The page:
Denise Montgomery to Head San Diego Arts Commission
From James Chute at UT San Diego:
Mayor Bob Filner has appointed Denise Montgomery executive director of the city of San Diego’s Commission for Arts and Culture. Montgomery, who held a similar position with the Denver Office of Cultural Affairs, starts on June 12. She succeeds Victoria Hamilton, founding director of the 25-year-old commission.
Filner, before introducing Montgomery, outlined his vision for the arts, which he compared t o his vision for binationalism: “We want to infuse it into everything we do.” He said Montgomery was prepared to “ratchet things up,” and he expects her to join in his effort to have the arts and the arts commission assume a broader, more pronounced and important role in the life of the city.
Cultural Policy Center Produces Scholarly Research Periodical
The Cultural Policy Center at the University of Chicago has published the first issue of The Digest, its new online publication for the cultural sector. The Digest identifies important academic research that is often inaccessible — due to paywalls or jargon — and presents it in summary form for a broad audience of scholars, practitioners, and policymakers. It's available online at http://culturalpolicy.uchicago.edu/digest/.
Nonprofit Transparency - Often Opaque
By Janet Brown from her blog Better Together
“Relevance” and “transparency” are two words I use frequently when talking with staff or board members of grantmaking and nonprofit arts organizations. Both are core values needed to foster arts participation in our communities and prosperity for artists and our organizations. This blog focuses on transparency...financial transparency.
Can Theatre Help Us to Better Understand the Elderly?
From Allison Meier at Hyperallergic:
Despite the regular way it ticks by, time doesn't always seem to move at a logical pace. Days blur gradually from one to the next, yet it can also feel like years have escaped in a sudden flash. This paradox of time is central to Sprat Theatre Company's One Day in the Life of Henri Shnuffle, which is currently transporting audiences to the experience of time for the elderly.
Collection of Detroit Institute of Arts Cannot Be Sold, Its Director Says
From David Itzkoff, writing for The New York Times:
The director of the Detroit Institute of Arts said on Friday that he believed the museum’s collection was “held in the public trust” and could not be sold by the city to help pay down its multibillion-dollar debt, and that he expected the city’s emergency manager and his office to reach the same conclusion.
PRIs Popular But Not Widely Understood, Study Finds
From Philanthropy News Digest:
Although program-related investments are becoming more popular with foundations looking to advance their charitable purposes while generating financial returns, their use remains limited, a new study by the Indiana University Lilly Family School of Philanthropy finds.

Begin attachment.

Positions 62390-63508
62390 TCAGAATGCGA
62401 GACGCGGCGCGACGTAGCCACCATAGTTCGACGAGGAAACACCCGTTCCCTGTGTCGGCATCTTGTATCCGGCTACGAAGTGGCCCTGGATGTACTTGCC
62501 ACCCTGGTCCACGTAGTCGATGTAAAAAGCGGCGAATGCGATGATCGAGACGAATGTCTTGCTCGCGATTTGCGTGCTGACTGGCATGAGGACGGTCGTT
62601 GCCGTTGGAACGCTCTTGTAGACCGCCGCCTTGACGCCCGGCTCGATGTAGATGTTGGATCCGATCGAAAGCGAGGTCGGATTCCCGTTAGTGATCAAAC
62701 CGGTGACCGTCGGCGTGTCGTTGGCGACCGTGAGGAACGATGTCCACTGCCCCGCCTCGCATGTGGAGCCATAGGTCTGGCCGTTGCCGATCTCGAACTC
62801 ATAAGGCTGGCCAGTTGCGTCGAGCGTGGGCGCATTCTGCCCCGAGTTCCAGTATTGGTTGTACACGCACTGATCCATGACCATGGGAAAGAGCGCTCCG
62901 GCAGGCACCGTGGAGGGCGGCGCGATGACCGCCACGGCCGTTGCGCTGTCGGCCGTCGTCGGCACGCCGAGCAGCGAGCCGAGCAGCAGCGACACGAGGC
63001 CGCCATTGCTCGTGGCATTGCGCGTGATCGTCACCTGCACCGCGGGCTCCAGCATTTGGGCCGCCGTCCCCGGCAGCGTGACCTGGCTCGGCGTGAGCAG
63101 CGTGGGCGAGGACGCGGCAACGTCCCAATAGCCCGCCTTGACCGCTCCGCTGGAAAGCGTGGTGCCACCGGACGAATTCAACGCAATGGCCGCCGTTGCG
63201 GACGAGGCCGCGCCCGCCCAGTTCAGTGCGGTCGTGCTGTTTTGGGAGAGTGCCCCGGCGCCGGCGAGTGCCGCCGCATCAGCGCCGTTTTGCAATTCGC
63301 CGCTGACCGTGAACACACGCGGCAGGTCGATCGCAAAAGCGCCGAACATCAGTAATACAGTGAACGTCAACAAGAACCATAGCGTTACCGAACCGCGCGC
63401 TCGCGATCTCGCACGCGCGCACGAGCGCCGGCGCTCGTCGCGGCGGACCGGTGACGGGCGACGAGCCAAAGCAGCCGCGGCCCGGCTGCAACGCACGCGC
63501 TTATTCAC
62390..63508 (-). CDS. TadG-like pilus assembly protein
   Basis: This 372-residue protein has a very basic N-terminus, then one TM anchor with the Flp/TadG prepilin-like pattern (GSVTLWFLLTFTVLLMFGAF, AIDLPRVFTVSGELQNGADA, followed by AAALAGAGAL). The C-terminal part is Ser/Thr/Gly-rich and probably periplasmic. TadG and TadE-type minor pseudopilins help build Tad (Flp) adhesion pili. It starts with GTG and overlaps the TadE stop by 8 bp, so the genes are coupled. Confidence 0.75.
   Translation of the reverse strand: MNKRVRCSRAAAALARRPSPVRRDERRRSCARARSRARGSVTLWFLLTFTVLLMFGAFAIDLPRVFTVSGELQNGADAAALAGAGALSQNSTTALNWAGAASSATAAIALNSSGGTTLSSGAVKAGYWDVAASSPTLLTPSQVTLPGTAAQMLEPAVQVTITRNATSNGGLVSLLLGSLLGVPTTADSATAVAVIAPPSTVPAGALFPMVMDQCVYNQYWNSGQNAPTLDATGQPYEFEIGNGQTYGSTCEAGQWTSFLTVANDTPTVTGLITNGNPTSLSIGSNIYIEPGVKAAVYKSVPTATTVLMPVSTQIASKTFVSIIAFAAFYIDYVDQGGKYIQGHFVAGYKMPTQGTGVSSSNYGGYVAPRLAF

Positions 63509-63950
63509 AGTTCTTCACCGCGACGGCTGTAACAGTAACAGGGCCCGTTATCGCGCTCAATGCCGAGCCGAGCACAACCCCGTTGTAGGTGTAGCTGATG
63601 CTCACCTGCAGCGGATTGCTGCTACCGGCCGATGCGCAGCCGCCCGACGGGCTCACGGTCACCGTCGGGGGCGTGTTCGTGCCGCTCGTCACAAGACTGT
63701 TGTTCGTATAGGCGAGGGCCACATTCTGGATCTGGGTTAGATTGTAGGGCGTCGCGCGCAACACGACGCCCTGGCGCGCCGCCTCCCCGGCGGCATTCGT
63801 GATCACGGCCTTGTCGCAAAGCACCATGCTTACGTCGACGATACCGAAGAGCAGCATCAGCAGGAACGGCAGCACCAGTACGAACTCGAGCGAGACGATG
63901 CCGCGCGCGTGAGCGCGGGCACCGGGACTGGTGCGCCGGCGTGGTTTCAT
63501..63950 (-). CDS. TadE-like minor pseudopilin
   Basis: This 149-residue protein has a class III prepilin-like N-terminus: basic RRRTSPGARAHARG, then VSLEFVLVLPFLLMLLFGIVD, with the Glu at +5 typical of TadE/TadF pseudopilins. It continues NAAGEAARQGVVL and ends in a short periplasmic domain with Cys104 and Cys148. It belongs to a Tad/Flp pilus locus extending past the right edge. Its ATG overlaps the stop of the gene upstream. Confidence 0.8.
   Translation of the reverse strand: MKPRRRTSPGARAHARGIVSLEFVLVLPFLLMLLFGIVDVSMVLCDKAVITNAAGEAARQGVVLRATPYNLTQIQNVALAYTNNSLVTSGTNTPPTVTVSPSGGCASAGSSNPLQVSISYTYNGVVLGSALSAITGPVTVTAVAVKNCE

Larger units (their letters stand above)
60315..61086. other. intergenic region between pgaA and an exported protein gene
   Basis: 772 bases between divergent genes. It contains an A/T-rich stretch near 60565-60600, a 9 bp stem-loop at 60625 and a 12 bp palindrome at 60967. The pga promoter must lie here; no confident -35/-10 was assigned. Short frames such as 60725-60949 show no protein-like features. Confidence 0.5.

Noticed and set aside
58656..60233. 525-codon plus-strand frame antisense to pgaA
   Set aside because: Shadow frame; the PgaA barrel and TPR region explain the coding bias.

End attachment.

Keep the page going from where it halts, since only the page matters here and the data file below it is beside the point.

How Data Can Help Create Better Communities: A Re-Cap
From Natasha Isajlovic-Terry for the Foundation Center's Transparency Talk blog:
Data is used in many different ways in the social sector. We know that nonprofits collect and analyze their data to measure the effectiveness of their services, and that strategic nonprofits use open data to better position their outreach and services. The same is true for foundations, but these applications are often conducted within the silos of the organizations. Data espouses positive effects when it is shared, or, to put it in more familiar terms, when we are transparent with it.
Finding opportunities and addressing needs in Silicon Valley’s capital
From Elizabeth R. Miller on Knight Blog:
Most of the world sees San José, Calif. as the capital of Silicon Valley, a creative tech hub drawing extraordinary talent to some of the world’s largest media companies like Google, Facebook and more. Yet the country’s 10th largest city faces significant challenges, including gaping economic disparity and a significant digital divide. Richard Florida, a leading intellectual on economic competitiveness, writes that wage inequality in San José, Calif. is the second largest in the country. We recently asked several of the community’s leaders from philanthropy, government and the arts what they see as their city’s greatest assets and biggest challenges.
Preparing Students for the Next America
Arts Education Partnership, a national coalition of more than 100 education, arts, business, cultural, government, and philanthropic organizations, has recently released "Preparing Students for the Next America: The Benefits of an Arts Education." This research bulletin offers a snapshot of how the arts support achievement in school, bolster skills demanded of a 21st century workforce, and enrich the lives of young people and communities.
Valuable as Art, but Priceless as a Tool to Launder Money
From Patricia Cohen at The New York Times:
It is hard to imagine a business more custom-made for money laundering, with million-dollar sales conducted in secrecy and with virtually no oversight. What this means in practical terms is that “you can have a transaction where the seller is listed as ‘private collection’ and the buyer is listed as ‘private collection,’ ” said Sharon Cohen Levin, chief of the asset forfeiture unit of the United States attorney’s office in Manhattan. “In any other business, no one would be able to get away with this.”